So far this year, 70 gray whales have washed up on beaches along the west coast from California to Alaska, enough that last Friday the National Oceanic and Atmospheric Administration declared an “unusual mortality event” and launched an investigation into why the whales are dying.
Reuters reports that thus far 37 dead whales have been found in California, three in Oregon, 25 in Washington, five in Alaska and an additional five along the coast of British Columbia.
The Associated Press reports that many living whales are appearing in unusual places they usually don’t visit during migration, like Puget Sound and San Francisco Bay, likely searching for food, which puts them in even more danger. Four whales found in California were struck by ships near San Francisco.
Each spring, the whales migrate about 5,000 miles from their birthing grounds in Mexico to their feeding grounds in Alaska. The whales only feed while in Arctic waters, feasting on small crustaceans called amphipods. They have to fuel up enough to survive their entire 10,000-mile round trip migration route, reports Kate Williams at The Oregonian.
If they don’t pack on the blubber while in Alaska, they won’t have enough energy to complete their journey down south and back again. That seems to be the case with the majority of whales examined so far. Most of the deceased animals are emaciated with very little body fat. It’s likely that the 70 whales are are just a fraction of the whales that have died on the migratory journey so far this spring, since most whales actually sink to the ocean floor when they die.
So far, researchers have two main theories as to why the animals are starving. One is that the North Pacific gray whale population has essentially reached the carrying capacity of its environment, or the level that food resources can sustain. It’s possible there were too many whales and too few amphipods for the entire population to get its share during last summer’s feeding frenzy.
“Keep in mind that carrying capacity is not a hard ceiling, but that it’s a shifting threshold,” NOAA biologist David Weller tells Reuters. “In some years or period of years the environment is capable of supporting more whales than in other years.”
Nat Herz at Alaska Public Media reports that warming trends in the Arctic could also be at play. Reduced sea ice may be impacting the amphipod population, reducing the food resources available for the whales.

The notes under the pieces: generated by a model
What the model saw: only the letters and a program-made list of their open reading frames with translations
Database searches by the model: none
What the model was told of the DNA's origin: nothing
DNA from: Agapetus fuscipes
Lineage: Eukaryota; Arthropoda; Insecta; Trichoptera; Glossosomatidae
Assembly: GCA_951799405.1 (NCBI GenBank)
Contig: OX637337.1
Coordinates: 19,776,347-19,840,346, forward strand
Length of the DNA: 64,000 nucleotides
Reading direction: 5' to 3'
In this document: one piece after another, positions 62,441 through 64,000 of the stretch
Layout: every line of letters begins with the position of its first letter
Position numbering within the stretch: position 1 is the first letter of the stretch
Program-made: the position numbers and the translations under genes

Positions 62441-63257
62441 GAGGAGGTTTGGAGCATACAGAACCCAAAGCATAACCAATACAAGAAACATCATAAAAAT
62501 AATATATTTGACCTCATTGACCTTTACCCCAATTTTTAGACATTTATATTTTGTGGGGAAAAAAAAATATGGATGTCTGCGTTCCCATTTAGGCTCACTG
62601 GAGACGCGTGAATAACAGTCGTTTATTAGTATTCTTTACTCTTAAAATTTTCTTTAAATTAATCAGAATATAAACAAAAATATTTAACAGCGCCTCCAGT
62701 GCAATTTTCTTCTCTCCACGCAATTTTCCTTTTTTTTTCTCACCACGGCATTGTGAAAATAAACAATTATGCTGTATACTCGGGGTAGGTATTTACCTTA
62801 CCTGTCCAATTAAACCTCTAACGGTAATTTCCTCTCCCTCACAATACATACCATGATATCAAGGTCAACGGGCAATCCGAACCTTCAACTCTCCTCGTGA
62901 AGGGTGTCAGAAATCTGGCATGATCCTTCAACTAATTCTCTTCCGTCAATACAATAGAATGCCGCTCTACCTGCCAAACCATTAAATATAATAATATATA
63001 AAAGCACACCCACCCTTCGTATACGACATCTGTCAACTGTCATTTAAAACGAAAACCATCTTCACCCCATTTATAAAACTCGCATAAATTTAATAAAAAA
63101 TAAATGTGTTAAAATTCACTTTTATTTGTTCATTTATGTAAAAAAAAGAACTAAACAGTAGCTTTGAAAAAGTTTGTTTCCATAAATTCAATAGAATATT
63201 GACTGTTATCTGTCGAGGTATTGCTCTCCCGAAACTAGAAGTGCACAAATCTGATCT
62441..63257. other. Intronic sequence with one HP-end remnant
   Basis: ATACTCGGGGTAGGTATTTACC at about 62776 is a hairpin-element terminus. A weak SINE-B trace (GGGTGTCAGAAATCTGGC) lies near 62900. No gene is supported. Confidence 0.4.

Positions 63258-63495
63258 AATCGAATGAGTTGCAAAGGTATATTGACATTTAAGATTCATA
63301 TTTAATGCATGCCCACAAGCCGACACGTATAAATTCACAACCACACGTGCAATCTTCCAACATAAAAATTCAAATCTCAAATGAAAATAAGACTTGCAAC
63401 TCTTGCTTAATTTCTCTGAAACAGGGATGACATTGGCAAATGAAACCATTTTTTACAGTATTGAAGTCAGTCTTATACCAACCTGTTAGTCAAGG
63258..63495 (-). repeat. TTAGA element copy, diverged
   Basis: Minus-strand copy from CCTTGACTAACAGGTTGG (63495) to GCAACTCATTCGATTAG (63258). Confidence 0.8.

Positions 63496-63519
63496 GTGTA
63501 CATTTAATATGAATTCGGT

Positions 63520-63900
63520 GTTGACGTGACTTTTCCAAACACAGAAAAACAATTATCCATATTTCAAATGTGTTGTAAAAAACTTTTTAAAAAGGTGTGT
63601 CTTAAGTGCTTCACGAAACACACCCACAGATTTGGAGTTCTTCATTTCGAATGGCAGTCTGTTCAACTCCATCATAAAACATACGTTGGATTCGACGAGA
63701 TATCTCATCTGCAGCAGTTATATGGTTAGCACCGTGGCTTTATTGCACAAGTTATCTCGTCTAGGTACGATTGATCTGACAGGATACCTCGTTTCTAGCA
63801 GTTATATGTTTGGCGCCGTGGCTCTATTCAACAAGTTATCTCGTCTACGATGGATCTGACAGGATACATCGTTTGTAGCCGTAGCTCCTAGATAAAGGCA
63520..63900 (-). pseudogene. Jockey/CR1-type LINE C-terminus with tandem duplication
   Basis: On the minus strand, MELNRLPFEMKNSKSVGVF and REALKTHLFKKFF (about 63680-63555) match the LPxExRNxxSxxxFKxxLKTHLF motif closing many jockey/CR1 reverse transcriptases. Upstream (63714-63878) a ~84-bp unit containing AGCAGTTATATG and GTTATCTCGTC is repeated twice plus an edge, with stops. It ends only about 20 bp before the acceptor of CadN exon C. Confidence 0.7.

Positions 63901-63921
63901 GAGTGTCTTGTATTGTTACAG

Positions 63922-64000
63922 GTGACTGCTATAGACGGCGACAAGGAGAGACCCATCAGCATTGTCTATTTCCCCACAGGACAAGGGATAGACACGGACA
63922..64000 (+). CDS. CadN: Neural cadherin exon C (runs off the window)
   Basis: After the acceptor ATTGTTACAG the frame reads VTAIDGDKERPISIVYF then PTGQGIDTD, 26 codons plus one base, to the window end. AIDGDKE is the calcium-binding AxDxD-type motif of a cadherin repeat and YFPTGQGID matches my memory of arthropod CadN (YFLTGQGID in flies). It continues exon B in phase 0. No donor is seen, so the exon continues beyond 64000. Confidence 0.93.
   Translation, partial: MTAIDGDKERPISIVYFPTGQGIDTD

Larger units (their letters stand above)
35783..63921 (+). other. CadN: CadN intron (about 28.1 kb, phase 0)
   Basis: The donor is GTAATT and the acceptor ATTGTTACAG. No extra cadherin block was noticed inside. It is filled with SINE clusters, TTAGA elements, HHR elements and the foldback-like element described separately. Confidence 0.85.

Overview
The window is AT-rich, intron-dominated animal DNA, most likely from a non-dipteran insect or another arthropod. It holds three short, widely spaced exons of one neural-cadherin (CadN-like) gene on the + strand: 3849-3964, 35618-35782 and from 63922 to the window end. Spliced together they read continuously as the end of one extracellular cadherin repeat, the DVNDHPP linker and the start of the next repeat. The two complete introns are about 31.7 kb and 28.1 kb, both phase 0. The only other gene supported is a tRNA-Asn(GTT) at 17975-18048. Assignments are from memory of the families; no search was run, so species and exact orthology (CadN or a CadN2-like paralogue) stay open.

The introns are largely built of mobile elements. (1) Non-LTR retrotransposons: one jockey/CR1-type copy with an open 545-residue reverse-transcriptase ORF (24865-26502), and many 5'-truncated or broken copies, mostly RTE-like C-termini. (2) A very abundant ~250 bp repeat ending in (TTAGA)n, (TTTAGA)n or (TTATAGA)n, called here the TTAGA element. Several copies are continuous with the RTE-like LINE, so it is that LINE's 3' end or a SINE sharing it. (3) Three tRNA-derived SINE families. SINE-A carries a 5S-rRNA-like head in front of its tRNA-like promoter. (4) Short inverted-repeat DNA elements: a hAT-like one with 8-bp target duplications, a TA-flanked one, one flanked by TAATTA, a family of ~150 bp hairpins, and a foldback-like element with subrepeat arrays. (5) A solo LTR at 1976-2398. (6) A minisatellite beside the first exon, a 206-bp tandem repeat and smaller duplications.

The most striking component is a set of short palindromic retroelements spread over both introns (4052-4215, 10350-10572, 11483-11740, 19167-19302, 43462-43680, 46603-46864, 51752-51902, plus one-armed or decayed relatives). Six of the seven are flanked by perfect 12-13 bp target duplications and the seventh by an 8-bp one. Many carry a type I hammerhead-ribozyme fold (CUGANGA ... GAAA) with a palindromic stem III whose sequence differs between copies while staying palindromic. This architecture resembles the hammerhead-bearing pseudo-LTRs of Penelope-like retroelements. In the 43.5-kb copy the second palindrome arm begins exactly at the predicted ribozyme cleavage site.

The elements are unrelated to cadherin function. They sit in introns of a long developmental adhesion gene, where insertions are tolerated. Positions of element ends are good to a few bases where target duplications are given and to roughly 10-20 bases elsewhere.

“We have to really be on top of: Is there any relationship to climate change? And does this link to any other factors that might be affecting other species as well?” research biologist John Calambokidis at Washington-based Cascadia Research Collective tells Herz. “Could gray whales be an early warning sign of other things that we need to be watchful for?”
Last summer, waters in the Bering Sea in particular were nine degrees warmer than normal, which could have impacted the whales’ feeding. NOAA, which surveys the whales through the feeding season, is going through its records from last summer to see if there’s anything unusual they missed. This year, they will also pay close attention to the feeding season to determine if there are more whales competing for fewer resources. It’s also possible that the food is not as nutritious as it usually is.
Julia Jacobo at ABC News reports that researchers suspect the amphipods the whales prefer, which live in the sediment on the bottom of the sea, are fertilized by algae associated with the sea ice. With the ice melting away, the amphipods may be in short supply. Whales may be relying on other food sources like krill, which may not contain the amount of fatty lipids they need to build up their blubbery energy reserves. The AP reports that surveys show changes are happening in the amphipod beds, and that the creatures have moved northward in recent years.
This isn’t the first unusual mortality event among North Pacific gray whales. In 1999 and 2000, a similar die-off occurred with over 100 whales washing ashore, which was triggered by an El Nino event, or cyclical warming of the Pacific. During that die-off, however, ABC’s Jacobo reports the whales weren’t emaciated. Researchers were never able to pinpoint to cause of mortality during that event.
In 1994, the North Pacific gray whale was taken off the endangered species list because of the species’ phenomenal rebound following a moratorium on commercial whaling. Hopefully, this die-off, which is expected to continue, will only be a one-year event. But Alisa Schulman-Janiger, director of the Gray Whale Census and Behavior Project, tells The Oregonian’s Williams that there are early signs there could be trouble in the whole population. Calves born this year are equivalent to only one third of last year’s count. The population has arrived weeks late to the breeding ground, they are skinnier than usual and, of course, there’s a high mortality rate, all of which raise concerns.
NOAA will continue to investigate the mortality event as long as it lasts and is posting updates on a site dedicated to the event.